27. Amino Acids • Essential: (9) • Means they cannot be manufactured by body & must be obtained from food • Nonessential: • Can be synthesized by body • Often derived from other amino acids

  28. Complete vs Incomplete Protein Foods • Complete: • Have all 9 Essential Amino Acids • Examples: Meat, Eggs, & Milk • Incomplete: • Lack some Amino Acids • Some foods mixed together = a complete protein food

  29. Dietary Fiber 20-35 g/day • Soluble: • Able to dissolve in H2O • Beans, oatmeal, barley, broccoli, citrus fruits • Regulate blood glucose level

  30. Dietary Fiber • Insoluble: • Incapable of being dissolved • Fruits and vegetable skins, nuts, popcorn • Promote bowel regularity

  31. Water – H20 • Must be consumed often & in greater quantities • Solvent in which chemical reactions occur • Medium for transporting substances. • Provides lubrication • Contributes turgor to cells • Regulates body temperature

  32. Micronutrients - Vitamins • Fat Soluble: A, D, E, K • Stored in the body • Stable in heat • No nitrogen • Require bile for absorption • Soluble in fats • Water Soluble: C, B Complex • Soluble in water • May be affected by cooking methods • B Complex contains Nitrogen • Very little stored therefore few toxic levels occur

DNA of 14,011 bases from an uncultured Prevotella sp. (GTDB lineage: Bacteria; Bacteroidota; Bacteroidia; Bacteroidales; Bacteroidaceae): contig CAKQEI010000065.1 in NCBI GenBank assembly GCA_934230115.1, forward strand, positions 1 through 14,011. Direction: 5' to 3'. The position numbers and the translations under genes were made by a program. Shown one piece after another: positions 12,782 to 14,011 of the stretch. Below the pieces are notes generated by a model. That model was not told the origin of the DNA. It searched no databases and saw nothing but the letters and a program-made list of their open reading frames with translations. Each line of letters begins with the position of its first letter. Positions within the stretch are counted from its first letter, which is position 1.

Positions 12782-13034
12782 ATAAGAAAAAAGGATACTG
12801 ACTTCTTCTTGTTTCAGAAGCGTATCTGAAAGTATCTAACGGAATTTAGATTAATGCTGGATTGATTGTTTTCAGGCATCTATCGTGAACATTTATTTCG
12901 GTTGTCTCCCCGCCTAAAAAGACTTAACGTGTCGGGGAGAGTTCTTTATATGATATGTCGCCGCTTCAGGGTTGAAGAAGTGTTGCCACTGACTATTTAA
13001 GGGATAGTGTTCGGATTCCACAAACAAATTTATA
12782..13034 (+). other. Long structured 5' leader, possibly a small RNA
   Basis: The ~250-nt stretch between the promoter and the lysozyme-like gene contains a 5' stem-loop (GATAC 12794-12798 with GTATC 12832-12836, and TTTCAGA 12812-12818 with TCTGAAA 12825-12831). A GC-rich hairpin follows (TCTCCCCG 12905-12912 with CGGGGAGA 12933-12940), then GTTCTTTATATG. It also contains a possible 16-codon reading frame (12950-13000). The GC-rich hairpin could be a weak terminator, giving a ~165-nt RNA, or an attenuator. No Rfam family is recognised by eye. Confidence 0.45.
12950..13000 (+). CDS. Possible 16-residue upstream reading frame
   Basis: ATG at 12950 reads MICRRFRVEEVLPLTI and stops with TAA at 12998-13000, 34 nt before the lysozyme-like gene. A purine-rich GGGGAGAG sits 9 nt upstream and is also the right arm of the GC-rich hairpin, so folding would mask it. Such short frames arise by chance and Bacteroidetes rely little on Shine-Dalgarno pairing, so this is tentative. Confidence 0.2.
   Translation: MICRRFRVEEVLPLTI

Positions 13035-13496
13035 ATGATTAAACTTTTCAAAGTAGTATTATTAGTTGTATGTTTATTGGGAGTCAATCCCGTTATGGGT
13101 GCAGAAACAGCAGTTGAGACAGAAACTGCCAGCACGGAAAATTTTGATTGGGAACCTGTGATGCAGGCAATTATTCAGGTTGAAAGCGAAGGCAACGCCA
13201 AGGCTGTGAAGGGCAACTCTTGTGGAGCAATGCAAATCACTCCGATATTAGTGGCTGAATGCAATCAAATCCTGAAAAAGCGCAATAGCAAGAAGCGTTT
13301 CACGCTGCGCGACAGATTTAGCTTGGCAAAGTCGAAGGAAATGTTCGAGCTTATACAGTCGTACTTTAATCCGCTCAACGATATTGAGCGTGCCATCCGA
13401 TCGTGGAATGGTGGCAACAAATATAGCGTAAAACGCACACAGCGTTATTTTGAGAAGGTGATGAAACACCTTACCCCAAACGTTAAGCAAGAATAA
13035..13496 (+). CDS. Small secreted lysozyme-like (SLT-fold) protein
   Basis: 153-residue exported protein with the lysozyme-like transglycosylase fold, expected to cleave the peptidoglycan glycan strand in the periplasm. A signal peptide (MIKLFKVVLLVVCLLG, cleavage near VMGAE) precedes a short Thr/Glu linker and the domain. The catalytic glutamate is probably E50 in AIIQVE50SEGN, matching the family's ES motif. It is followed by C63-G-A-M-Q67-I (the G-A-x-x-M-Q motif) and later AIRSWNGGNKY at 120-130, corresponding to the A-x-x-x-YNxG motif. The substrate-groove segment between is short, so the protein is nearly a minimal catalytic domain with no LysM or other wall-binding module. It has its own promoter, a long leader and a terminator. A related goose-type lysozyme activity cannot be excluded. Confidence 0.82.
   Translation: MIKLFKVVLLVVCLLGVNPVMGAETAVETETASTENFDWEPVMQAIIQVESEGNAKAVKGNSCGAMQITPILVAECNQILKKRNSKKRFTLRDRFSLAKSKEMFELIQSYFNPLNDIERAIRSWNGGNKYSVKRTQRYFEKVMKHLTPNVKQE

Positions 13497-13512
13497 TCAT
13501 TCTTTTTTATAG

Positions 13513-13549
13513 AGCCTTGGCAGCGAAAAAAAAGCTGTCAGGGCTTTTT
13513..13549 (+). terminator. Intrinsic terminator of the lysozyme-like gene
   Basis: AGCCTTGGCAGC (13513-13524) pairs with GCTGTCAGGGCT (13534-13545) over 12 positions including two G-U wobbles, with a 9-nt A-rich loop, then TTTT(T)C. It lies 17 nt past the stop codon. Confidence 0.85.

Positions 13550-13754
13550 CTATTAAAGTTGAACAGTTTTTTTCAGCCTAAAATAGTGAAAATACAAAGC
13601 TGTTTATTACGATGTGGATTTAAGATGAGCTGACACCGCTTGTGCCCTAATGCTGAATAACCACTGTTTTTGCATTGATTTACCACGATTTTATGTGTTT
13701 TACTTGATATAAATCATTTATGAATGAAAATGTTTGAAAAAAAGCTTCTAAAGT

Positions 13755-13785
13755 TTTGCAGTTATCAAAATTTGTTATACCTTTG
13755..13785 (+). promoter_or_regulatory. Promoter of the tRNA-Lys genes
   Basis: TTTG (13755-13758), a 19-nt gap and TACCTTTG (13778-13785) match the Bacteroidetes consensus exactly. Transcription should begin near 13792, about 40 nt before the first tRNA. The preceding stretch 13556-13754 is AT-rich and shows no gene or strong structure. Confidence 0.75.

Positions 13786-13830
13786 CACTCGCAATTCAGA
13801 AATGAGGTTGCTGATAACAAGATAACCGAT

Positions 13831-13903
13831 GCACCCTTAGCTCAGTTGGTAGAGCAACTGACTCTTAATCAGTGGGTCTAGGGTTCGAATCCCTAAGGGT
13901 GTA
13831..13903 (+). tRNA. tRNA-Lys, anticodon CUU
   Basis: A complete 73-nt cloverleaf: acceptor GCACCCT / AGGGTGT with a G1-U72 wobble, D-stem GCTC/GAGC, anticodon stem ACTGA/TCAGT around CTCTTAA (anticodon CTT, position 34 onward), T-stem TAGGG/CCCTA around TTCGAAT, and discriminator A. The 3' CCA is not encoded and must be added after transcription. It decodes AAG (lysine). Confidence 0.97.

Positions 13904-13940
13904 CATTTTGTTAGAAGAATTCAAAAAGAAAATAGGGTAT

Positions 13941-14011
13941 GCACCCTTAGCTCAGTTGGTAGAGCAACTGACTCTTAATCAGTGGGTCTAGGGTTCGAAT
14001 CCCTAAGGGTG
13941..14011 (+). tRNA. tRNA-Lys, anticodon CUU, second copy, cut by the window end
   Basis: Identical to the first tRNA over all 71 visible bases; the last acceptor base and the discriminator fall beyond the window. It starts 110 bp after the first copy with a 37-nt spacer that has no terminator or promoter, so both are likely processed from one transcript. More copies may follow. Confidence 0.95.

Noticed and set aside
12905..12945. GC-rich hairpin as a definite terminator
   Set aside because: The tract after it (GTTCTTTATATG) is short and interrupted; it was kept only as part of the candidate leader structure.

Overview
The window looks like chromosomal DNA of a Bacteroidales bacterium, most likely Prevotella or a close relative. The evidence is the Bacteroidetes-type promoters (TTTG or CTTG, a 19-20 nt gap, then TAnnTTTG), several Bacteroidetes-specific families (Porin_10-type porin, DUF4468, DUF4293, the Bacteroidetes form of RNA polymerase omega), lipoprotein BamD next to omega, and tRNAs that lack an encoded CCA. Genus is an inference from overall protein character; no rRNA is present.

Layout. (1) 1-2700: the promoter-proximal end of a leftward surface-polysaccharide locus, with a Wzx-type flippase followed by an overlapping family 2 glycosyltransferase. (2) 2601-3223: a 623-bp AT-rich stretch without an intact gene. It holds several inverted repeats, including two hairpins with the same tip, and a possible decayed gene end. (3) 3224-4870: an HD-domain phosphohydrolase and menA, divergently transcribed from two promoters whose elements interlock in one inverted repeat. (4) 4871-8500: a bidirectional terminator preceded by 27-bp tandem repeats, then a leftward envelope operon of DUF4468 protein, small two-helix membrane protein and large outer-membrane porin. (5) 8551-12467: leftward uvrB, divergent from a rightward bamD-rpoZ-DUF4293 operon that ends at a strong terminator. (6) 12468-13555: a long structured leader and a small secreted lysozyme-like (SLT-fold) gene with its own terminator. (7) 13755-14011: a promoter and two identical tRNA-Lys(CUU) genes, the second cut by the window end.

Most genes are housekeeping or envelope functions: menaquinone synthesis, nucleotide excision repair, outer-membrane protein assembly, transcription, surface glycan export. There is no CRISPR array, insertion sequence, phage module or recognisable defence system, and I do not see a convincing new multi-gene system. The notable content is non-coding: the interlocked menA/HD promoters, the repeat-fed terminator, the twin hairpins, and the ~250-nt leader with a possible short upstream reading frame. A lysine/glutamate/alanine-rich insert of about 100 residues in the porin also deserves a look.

33. Minerals • Minerals, or elements: are inorganic substances • Required in small amounts • Cannot be synthesized in the body, must be obtained from food • Some are important constituents of bones (Ca), others are required to activate specific enzymes involved in chemical reactions, to maintain acid-base balance (Mg, P, Na, Cl) & water balance (K, Cl) & muscle functions (Mg, K, Na, Ca). • Approx. 3-6% of the body weight is made up of minerals (ash). Minerals should be supplied daily because they are excreted every day by the kidneys, bowel, & skin. • Minerals are stored!